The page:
Precipitation is the creation of a solid from a solution. When the reaction occurs in a liquid solution, the solid formed is called the'precipitate'; the chemical that causes the solid to form is called the'precipitant'. Without sufficient force of gravity to bring the solid particles together, the precipitate remains in suspension. After sedimentation when using a centrifuge to press it into a compact mass, the precipitate may be referred to as a'pellet'. Precipitation can be used as a medium; the precipitate-free liquid remaining above the solid is called the'supernate' or'supernatant'. Powders derived from precipitation have historically been known as'flowers'; when the solid appears in the form of cellulose fibers which have been through chemical processing, the process is referred to as regeneration. Sometimes the formation of a precipitate indicates the occurrence of a chemical reaction. If silver nitrate solution is poured into a solution of sodium chloride, a chemical reaction occurs forming a white precipitate of silver chloride.
When potassium iodide solution reacts with lead nitrate solution, a yellow precipitate of lead iodide is formed. Precipitation may occur. Precipitation may occur from a supersaturated solution. In solids, precipitation occurs if the concentration of one solid is above the solubility limit in the host solid, due to e.g. rapid quenching or ion implantation, the temperature is high enough that diffusion can lead to segregation into precipitates. Precipitation in solids is used to synthesize nanoclusters. An important stage of the precipitation process is the onset of nucleation; the creation of a hypothetical solid particle includes the formation of an interface, which requires some energy based on the relative surface energy of the solid and the solution. If this energy is not available, no suitable nucleation surface is available, supersaturation occurs. Precipitation reactions can be used for making pigments, removing salts from water in water treatment, in classical qualitative inorganic analysis.
Precipitation is useful to isolate the products of a reaction during workup. Ideally, the product of the reaction is insoluble in the reaction solvent. Thus, it precipitates. An example of this would be the synthesis of porphyrins in refluxing propionic acid. By cooling the reaction mixture to room temperature, crystals of the porphyrin precipitate, are collected by filtration: Precipitation may occur when an antisolvent is added, drastically reducing the solubility of the desired product. Thereafter, the precipitate may be separated by filtration, decanting, or centrifugation. An example would be the synthesis of chromic tetraphenylporphyrin chloride: water is added to the DMF reaction solution, the product precipitates. Precipitation is useful in purifying products: crude bmim-Cl is taken up in acetonitrile, dropped into ethyl acetate, where it precipitates. Another important application of an antisolvent is in ethanol precipitation of DNA. In metallurgy, precipitation from a solid solution is a useful way to strengthen alloys.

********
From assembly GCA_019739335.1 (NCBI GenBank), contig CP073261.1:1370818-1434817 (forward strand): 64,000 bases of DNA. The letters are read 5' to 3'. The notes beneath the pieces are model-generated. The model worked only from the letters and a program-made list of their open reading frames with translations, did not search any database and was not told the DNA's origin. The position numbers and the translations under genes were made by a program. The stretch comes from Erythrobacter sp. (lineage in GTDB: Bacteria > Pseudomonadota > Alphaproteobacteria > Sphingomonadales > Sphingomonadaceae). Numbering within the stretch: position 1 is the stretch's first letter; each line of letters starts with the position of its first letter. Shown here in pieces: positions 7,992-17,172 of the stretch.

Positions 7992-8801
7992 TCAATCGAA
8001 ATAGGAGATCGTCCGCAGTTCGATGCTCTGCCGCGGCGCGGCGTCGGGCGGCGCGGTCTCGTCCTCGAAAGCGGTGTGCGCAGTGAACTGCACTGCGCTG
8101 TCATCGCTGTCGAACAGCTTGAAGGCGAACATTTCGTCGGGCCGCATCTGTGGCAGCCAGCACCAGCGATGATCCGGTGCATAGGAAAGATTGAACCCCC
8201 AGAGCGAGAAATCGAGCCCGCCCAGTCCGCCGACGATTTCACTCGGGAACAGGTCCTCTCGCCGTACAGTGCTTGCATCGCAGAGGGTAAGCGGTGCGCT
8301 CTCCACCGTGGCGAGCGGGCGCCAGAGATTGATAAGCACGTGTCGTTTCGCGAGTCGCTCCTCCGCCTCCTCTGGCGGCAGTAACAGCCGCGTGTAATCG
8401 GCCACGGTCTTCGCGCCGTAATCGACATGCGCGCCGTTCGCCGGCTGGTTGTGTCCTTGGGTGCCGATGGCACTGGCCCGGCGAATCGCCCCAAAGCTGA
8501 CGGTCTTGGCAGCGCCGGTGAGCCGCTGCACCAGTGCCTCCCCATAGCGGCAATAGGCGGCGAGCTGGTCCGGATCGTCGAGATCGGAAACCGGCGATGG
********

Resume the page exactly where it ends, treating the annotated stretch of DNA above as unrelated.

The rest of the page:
An example of a precipitation reaction: Aqueous silver nitrate is added to a solution containing potassium chloride, the precipitation of a white solid, silver chloride, is observed. AgNO 3 + KCl ⟶ AgCl ↓ + KNO 3 The silver chloride has formed a solid, observed as a precipitate; this reaction can be written emphasizing the dissociated ions in a combined solution. This is known as the ionic equation. Ag + + NO 3 − + K + + Cl − ⟶ AgCl ↓ + K + + NO 3 − A final way to represent a precipitate reaction is known as a net ionic reaction. Many compounds containing metal ions produce precipitates with distinctive colors; the following are typical colors for various metals. However, many of these compounds can produce colors different from those listed. Other compounds form white precipitates. Precipitate formation is useful in the detection of the type of cation in a salt. To do this, an alkali first reacts with the unknown salt to produce a precipitate, the hydroxide of the unknown salt. To identify the cation, the color of the precipitate and its solubility in excess are noted.
Similar processes are used in sequence – for example, a barium nitrate solution will react with sulfate ions to form a solid barium sulfate precipitate, indicating that it is that sulfate ions are present. Digestion, or precipitate ageing, happens when a freshly formed precipitate is left at a higher temperature, in the solution from which it precipitates, it results in bigger particles. The physico-chemical process underlying digestion is called Ostwald ripening. Coprecipitation Salting in Salting out Effervescence Zumdahl, Steven S.. Chemical Principles. New York: Houghton Mifflin. ISBN 0-618-37206-7. Precipitation reactions of certain cations Digestion Instruments A Thesis on pattern formation in precipitation reactions
Hydrothermal synthesis includes the various techniques of crystallizing substances from high-temperature aqueous solutions at high vapor pressures. The term "hydrothermal" is of geologic origin. Geochemists and mineralogists have studied hydrothermal phase equilibria since the beginning of the twentieth century. George W. Morey at the Carnegie Institution and Percy W. Bridgman at Harvard University did much of the work to lay the foundations necessary to containment of reactive media in the temperature and pressure range where most of the hydrothermal work is conducted. Hydrothermal synthesis can be defined as a method of synthesis of single crystals that depends on the solubility of minerals in hot water under high pressure; the crystal growth is performed in an apparatus consisting of a steel pressure vessel called an autoclave, in which a nutrient is supplied along with water. A temperature gradient is maintained between the opposite ends of the growth chamber. At the hotter end the nutrient solute dissolves, while at the cooler end it is deposited on a seed crystal, growing the desired crystal.